An exercise in (finding and) keeping yourself

My first Fig Tree Project was a series of poems on a blog that I started in high school and invited some friends to submit to. I felt like I needed a whole separate place to write down the lines that came into my head, and I wanted it to be something I could share.

The lines were short and effortless, usually, and not very good. I have never been trained in poetry — haven’t even really read much of it since I was a child. I have no patience for it. I read poetry the way I look at visual art: appreciative but aloof, and fully aware of my complete ignorance to everything it has to offer as an art form. I’m convinced that this is because I’ve never studied it, and because I’ve never studied it I don’t truly understand it, and because I don’t understand it I could never produce what I’d consider true poetry.

This is the last poem I submitted to that blog, over half a year ago now:

lines to no one

i am fascinated by intimate places

ones where the walls are thick, and speak to you, and listen
where the grass has grown wild and stings you as you hurry
where the whispers in your mind are quieted, yes,
places where your heartbreak guards the door
and guides your hands

like a blind woman, i feel my way through smoke
in intimate places
in dimly lit places
in secretive places
until i solve the problem of Time
my teeth have been clenched for too long
the tension unbearable, like ropes across my chest
i am fascinated by intimate places
where morning light stretches, stretches, never breaking
where we, laughing, melt the walls between us
where i can summon you and taste you with
my shaking fingers, my heartbreak hands
and we stretch, and we stretch, and we stretch.
i can’t find them anymore, the intimate places
i can’t find them anymore.

I might sound like I’m being harsh on my own work. But that would only be because I’ve read and re-read my “poems” so many times over the years that my own voice sounds cliche and I’ve become a parody of myself. Even as a Fake Poet, I haven’t improved much. And anyway, what writer is out there who doesn’t feel like everything they write is absolute trash?

My lines were short, effortless, and not very good, but they served a purpose. I wrote them to preserve moments the same way most people take pictures. Sometimes a particular, small moment in life would pass by that would either be so pure or overwhelming — and mostly it was never so much an event as it was a feeling — that I’d feel the urge to document it in the best way I know how.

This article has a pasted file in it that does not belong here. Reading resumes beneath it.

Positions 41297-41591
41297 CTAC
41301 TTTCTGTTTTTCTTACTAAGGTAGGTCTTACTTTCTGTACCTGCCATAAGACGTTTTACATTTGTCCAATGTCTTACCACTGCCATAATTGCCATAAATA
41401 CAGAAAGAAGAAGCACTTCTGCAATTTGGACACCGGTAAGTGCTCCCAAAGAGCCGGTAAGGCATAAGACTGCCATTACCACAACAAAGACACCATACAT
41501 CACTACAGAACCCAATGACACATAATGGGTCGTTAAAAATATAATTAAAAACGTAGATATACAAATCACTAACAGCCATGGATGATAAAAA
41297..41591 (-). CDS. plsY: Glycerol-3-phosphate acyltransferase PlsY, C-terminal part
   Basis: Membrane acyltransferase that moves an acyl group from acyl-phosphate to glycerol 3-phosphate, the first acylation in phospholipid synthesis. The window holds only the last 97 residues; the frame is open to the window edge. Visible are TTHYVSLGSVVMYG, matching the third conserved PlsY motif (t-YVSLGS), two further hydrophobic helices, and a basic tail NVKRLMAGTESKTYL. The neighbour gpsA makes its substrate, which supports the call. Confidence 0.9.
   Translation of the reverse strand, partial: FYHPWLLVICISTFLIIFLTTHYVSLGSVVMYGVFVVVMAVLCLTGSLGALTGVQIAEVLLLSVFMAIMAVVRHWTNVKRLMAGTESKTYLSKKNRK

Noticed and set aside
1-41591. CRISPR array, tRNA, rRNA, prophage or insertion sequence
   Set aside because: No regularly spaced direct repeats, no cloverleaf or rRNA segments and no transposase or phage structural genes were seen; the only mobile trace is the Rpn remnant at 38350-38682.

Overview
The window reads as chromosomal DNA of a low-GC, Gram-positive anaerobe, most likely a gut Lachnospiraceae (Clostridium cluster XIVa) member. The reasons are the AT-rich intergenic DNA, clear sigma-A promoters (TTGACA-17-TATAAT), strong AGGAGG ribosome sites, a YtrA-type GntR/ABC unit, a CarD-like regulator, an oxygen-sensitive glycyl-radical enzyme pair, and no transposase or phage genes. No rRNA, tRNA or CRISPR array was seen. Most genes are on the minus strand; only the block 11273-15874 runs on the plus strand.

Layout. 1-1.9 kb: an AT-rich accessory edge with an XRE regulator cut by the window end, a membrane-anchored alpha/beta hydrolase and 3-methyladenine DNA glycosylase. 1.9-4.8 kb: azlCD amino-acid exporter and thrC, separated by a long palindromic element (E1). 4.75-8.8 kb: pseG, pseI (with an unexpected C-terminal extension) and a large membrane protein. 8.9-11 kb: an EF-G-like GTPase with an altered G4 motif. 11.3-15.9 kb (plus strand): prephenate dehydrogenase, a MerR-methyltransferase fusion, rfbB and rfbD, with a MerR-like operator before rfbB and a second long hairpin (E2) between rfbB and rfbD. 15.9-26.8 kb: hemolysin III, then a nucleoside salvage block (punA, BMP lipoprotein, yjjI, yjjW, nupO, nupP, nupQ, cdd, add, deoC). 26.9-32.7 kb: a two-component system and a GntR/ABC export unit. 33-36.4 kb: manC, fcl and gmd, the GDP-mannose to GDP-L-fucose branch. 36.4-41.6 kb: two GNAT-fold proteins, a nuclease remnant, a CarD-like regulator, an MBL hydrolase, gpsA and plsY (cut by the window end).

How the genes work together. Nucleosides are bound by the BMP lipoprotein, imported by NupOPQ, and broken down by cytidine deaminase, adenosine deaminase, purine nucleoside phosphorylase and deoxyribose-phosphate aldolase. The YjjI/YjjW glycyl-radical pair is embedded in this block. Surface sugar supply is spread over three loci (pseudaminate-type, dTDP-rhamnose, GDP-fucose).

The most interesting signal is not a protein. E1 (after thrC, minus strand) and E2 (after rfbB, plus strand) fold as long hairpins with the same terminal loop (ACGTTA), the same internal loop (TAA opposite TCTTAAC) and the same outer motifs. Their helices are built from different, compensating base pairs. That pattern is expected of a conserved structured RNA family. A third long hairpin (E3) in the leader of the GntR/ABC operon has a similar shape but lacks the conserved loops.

Sometimes, there was a break-up —

You thought he had been swept away like dust after a sickness,
but he still fills spaces in your poetry where
he no longer belongs

— or an anxiety attack at a coffeeshop —

i’ve spent afternoons with Mrs. Dalloway and all i wanted was some
calm and quiet but my hair is matted and my thighs are
trembling, as they do sometimes, they twitch as is their habit, the way
my knuckles twitch sometimes, and i am
wondering, as i eat, as i chip away at the small mountain of
cream cheese, if my lipstick will stay or fade.

— or just nostalgia —

i once loved keeping secrets
and i once loved being one

or sometimes, like in the first one, I just felt like throwing words together. Whatever the case may be, it was always prompted by a feeling, and some words and phrases would just bubble up to the surface and beg to be written down.

But I haven’t written any lines in a very long time. I don’t romanticize much of anything anymore, and while this has done a lot to clear my head and make way for some of the life changes I’ve had going on, I’m also afraid it means that I’ve stopped feeling. I mean, I’ve stopped letting my feelings reach deep down enough for those lines to come bubbling up again. I even wrote a poem for this fear, back when I noticed myself slowing down in my writing:

i used to write poetry
now i only spend mornings hating myself
for not doing things that i wish i could do

i used to write poetry
when i still had the courage
to look myself in the eye
when i could write my misgivings and hide from them; still,
i could write poems
with eyes closed, perhaps
i could go on not confronting a thing

(I won’t share the rest because really, it’s no good.)

And so I think I took my poetry for granted, not realizing that I’d be missing that particular creative outlet. Nowadays, I have no creative outlet. I work all day and then alternate my free time between play and hiding myself away from everyone. The free space in my mind is used up by the sheer amount of energy it takes to maintain my health and wellbeing — mentally, physically, spiritually — as a full, adult human. I’ve been making plans and doing more, just like I’ve always wished I could, but I haven’t slowed down to write lines, and it almost feels like I’m missing something but can’t place what it is.

Everyone needs a Fig Tree Project. Most people can think of it as an escape or a creative outlet, but I think of mine as a way of slowing down. Letting myself feel—really feel. Confronting myself.

As a writer, it is through words that I express my truth. Without words and the physical act of writing them, my truth is not real. It just swims around in my head like everyone else’s, non-writers included. And if I don’t express my truth, who am I at all?

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